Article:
Rose Bush Scarlet Letter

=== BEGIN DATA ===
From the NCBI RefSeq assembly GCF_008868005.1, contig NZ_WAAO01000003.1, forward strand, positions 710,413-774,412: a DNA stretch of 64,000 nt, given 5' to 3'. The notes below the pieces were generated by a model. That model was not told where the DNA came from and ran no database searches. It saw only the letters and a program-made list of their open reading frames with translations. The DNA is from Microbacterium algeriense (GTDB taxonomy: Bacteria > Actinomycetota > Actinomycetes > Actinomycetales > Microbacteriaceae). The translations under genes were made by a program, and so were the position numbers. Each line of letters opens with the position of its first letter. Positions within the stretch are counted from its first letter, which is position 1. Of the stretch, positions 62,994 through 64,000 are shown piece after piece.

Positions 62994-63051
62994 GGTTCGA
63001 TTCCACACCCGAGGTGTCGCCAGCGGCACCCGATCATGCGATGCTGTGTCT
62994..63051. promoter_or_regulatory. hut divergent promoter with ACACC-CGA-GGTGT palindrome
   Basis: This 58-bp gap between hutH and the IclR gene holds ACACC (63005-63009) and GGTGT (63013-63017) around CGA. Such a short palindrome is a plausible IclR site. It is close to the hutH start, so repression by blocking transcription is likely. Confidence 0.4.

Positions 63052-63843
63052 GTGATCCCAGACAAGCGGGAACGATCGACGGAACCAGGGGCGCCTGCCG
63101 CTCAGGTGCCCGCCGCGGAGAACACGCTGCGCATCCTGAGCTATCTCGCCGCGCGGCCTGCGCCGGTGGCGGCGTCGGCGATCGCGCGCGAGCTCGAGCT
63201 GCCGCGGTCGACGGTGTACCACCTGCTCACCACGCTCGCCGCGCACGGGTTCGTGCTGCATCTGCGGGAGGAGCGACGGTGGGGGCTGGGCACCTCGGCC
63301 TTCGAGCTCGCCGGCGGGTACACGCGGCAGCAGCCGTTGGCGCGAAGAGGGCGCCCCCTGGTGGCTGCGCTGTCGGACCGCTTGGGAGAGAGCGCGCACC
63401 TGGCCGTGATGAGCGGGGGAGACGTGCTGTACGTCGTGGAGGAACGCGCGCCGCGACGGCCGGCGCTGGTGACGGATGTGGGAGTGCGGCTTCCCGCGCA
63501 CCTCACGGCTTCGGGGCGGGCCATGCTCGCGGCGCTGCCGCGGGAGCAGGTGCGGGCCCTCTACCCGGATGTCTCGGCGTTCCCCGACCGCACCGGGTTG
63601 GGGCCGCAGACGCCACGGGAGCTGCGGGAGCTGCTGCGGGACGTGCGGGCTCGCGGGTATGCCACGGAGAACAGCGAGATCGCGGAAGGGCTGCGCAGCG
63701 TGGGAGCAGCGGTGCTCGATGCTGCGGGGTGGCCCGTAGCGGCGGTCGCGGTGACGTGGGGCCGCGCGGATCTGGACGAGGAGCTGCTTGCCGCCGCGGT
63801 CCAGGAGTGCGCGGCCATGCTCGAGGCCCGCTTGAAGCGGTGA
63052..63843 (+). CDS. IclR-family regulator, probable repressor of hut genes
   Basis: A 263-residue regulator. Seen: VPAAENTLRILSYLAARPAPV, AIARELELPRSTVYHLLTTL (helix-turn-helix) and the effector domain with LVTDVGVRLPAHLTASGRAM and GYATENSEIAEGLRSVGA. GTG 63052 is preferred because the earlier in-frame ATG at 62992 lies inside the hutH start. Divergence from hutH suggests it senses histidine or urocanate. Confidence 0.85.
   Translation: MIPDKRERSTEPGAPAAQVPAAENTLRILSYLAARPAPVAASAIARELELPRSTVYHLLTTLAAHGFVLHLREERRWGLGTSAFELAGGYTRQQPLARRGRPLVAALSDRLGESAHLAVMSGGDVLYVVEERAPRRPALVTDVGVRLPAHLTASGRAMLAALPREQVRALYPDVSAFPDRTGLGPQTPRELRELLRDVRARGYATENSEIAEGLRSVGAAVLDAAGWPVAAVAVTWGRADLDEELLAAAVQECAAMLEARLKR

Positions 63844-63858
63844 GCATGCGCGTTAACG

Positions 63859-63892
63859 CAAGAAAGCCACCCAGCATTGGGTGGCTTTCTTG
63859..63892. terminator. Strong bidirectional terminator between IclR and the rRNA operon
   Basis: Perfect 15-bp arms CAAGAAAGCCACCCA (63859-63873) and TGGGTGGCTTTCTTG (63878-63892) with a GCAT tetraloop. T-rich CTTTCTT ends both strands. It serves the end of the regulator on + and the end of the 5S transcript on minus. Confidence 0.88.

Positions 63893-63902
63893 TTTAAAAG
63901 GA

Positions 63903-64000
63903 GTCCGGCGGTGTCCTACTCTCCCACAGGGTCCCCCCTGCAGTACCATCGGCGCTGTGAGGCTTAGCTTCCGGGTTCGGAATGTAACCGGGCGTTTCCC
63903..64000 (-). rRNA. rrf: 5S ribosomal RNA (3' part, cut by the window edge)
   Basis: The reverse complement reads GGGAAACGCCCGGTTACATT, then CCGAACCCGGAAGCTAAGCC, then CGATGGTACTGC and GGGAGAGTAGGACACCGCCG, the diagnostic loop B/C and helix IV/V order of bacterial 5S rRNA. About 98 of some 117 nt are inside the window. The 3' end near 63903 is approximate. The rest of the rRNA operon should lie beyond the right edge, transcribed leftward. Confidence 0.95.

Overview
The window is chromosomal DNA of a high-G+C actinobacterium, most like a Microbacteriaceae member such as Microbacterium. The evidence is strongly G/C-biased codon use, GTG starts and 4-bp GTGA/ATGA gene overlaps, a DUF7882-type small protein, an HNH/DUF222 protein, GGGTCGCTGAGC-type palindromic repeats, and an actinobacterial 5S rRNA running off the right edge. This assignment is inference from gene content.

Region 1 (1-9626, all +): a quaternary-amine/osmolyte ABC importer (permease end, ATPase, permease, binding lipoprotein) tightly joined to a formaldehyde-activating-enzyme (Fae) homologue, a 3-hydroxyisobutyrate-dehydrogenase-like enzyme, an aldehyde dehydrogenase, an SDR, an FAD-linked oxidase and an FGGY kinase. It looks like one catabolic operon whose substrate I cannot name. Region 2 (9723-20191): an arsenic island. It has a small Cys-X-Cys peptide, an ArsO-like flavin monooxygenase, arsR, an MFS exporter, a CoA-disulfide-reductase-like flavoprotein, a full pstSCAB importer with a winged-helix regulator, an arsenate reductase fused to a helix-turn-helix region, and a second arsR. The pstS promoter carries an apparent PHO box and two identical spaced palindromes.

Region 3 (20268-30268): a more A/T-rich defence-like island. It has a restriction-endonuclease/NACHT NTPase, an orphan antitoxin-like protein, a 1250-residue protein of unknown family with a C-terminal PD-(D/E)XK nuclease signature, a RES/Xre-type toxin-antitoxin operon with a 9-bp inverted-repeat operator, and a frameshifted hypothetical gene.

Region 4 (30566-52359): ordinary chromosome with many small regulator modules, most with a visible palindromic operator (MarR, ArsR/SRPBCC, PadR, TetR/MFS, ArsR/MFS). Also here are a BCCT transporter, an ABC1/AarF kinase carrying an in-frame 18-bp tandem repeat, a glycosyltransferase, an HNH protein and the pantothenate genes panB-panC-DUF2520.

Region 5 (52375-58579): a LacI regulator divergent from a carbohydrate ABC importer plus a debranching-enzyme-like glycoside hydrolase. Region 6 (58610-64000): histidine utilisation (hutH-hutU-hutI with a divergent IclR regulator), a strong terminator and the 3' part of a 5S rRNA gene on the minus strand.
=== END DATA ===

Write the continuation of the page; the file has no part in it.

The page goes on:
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The first chapter of a solid piece of literature often sets the base for the work, as well as giving the reader valuable insight into the setting, and mood of the piece. In the “The Prison Door, the first chapter of The Scarlet Letter, the author’s detail, diction and point of view set the tone and setting for the novel. Through the use of these literary elements, Hawthorne conveys an ominous tone but hopeful tone and a shift from a dreadful setting to a beautiful setting. The opening passage does not only warn and hit to the reader that something isn’t right, it continually displays an unknown that is feared. The author’s diction intensifies the feelings toward the jail, and shows the shift from a dreadful to a beautiful setting. The chapter begins by introducing, “a thong of bearded men in sad-colored garments…assembled in front of a wooden edifice…” The words the author chooses convey a dreadful tone a sad setting. “Sad-colored,” not only tells the coloring of the clothes, but it helps to reveal the sad setting and ominous tone. By taking two completely opposite terms and combining them to make a clean mood, the author manipulates the reader’s senses. Because the reader does not know why the men are standing outside, the diction causes them to worry and feel sorry for the people. As the chapter continues, the author’s diction changes to reveal a more beautiful setting. Sitting on the side of the jail was, “a wild rose-bush…with its delicate gems,” that gave hope to the prisoner as he “went in.” Because the setting of the story changes rather quickly, the ominous tone still remains the same. The fact that the rose-bush is on the side of the jail makes the passage seems mysterious. It makes the reader fear something that is unknown. The author’s detail reinforces the shift in tones and settings. At the end of the chapter, Hawthorne notes that, “in token that “the deep of Nature could pity and be kind to him.” Hawthorne contrasts the ugly, environment with...
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